Sounds

The Consonants of Japanese: Part 2

This lesson will continue where the last one left off. This time we will go over the consonants that make the [t] and [n] sounds in combination with a vowel.

The [t] section in particular has two that need to be explained a little in depth, but the [n] section is rather simple and easy to pick up.

The [t] and [n] Consonants in Japanese

The [t] sound combined with each of the five vowels creates the following:

た = ta

ち = chi

つ = tsu

て = te

と = to

The [n] sound combined with each of the five vowels creates the following:

な = na

に = ni

ぬ = nu

ね = ne

の = no

The Two [t] Sounds to Pay Attention To

As you can see from the above section, when the [i] vowel gets combined with the [t] consonant, it actually gets changed to ち [chi] which is like the initial sound in the English word “cheese.”

You probably won’t need to do any extra work on learning this particular sound, just being aware of it is usually enough for most students.

The other sound to highlight in this section is the つ [tsu] sound. This is created by combining the [u] vowel with the [ts] consonant combination that can be found at the end of English words such as “cats, suits, hits” and so on.

It will probably feel a little strange at first making this つ sound, but it is very common in Japanese, so you will have to learn it and then practice it until it feels natural.

Hiragana Instructions for Today’s Kana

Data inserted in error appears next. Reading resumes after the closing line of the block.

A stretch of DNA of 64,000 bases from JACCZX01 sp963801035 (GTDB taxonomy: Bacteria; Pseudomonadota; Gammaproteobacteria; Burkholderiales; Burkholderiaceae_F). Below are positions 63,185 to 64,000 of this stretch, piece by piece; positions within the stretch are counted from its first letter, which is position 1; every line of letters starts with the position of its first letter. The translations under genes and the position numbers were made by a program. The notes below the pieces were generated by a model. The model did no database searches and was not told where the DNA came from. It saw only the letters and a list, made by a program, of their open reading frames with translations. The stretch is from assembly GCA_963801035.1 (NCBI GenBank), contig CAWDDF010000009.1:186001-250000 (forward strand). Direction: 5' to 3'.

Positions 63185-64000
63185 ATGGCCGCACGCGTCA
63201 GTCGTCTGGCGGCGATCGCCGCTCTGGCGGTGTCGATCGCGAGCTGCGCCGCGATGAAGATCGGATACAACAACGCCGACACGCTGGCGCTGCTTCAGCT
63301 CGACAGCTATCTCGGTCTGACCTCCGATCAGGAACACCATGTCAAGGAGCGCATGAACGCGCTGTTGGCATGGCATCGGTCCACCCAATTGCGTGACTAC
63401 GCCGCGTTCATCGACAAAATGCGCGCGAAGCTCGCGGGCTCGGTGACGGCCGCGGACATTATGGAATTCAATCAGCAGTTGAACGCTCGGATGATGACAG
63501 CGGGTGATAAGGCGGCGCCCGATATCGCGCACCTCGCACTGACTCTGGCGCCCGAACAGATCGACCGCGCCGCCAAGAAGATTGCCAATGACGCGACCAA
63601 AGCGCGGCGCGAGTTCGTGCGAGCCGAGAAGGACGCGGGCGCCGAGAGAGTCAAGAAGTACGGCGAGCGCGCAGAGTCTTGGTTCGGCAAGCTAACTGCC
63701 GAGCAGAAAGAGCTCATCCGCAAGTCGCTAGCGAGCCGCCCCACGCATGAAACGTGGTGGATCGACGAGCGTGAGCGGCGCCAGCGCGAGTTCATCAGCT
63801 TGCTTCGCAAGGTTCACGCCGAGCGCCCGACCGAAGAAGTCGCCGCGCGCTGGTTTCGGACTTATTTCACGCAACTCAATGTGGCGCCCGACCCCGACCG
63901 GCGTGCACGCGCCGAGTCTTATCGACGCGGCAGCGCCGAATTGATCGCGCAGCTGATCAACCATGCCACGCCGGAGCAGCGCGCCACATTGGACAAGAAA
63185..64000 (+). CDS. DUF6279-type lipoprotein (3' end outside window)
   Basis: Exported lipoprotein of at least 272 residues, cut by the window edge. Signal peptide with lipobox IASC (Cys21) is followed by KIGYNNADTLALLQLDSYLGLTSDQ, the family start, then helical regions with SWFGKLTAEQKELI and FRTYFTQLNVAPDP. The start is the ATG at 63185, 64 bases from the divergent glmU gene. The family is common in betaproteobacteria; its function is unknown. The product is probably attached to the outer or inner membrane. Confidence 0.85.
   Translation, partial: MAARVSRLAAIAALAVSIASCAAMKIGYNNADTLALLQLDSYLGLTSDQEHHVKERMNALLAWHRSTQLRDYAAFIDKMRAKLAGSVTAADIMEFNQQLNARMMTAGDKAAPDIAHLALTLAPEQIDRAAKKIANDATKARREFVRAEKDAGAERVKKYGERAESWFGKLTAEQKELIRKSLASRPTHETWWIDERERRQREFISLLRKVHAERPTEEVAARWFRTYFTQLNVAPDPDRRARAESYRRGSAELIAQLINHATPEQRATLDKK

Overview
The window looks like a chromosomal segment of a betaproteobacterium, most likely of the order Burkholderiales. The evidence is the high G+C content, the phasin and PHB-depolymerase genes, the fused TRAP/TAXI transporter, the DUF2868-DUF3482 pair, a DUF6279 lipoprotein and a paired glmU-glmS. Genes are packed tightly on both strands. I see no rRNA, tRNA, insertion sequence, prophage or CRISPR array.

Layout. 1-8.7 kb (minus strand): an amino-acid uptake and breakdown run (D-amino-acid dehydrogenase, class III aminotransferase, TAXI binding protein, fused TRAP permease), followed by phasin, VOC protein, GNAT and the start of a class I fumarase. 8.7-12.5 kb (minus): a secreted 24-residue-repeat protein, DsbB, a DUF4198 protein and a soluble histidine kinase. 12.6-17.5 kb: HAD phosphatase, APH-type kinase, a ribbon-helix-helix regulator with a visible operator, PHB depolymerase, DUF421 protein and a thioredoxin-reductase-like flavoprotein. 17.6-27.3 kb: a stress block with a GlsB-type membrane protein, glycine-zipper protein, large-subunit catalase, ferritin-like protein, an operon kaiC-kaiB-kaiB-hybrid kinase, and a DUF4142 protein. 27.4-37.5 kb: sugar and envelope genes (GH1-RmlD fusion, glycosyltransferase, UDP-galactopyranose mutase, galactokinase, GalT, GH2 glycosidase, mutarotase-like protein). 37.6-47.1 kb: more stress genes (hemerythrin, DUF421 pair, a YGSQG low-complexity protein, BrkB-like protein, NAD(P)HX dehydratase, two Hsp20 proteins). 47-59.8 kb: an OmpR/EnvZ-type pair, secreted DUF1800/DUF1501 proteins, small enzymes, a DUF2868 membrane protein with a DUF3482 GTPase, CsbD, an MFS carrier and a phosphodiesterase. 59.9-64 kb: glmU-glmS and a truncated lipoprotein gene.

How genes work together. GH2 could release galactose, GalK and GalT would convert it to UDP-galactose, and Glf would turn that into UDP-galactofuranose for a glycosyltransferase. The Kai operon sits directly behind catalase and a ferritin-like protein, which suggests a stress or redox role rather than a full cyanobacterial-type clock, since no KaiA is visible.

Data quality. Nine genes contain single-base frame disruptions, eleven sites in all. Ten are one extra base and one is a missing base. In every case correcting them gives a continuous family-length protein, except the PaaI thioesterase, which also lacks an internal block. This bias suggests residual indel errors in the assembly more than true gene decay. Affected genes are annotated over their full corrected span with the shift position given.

た = ta


ち = chi


つ = tsu


て = te


と = to


な = na


に = ni


ぬ = nu


ね = ne


の = no

Enjoy These Nice Example Words

Now that we are up to a total of 25 sounds and hiragana, we can start looking at more and more Japanese words to see how they sound together.

たぬき = A “Tanuki” is a Japanese mythical creature

さかな = Fish

つな = Rope

たちのき = Eviction

て = Hand

Your Daily Action Exercises

You should be seeing a pattern in these practice sections by now. Here’s what you need to do for today’s lesson:

  • Listen to and repeat each sound 3x or more.
  • Pay extra attention when listening to and repeating the つ sound.
  • Write out each hiragana 5x or more.
  • Listen to and repeat the example words 3x or more.

You’re doing pretty well so far! You are officially at the half way point for the basic hiragana and their corresponding sounds.

Let’s keep up the momentum!

Continue to Lesson 6!

Questions? Comments? Let me know down below!

OR:

Go Back to Lesson 4!

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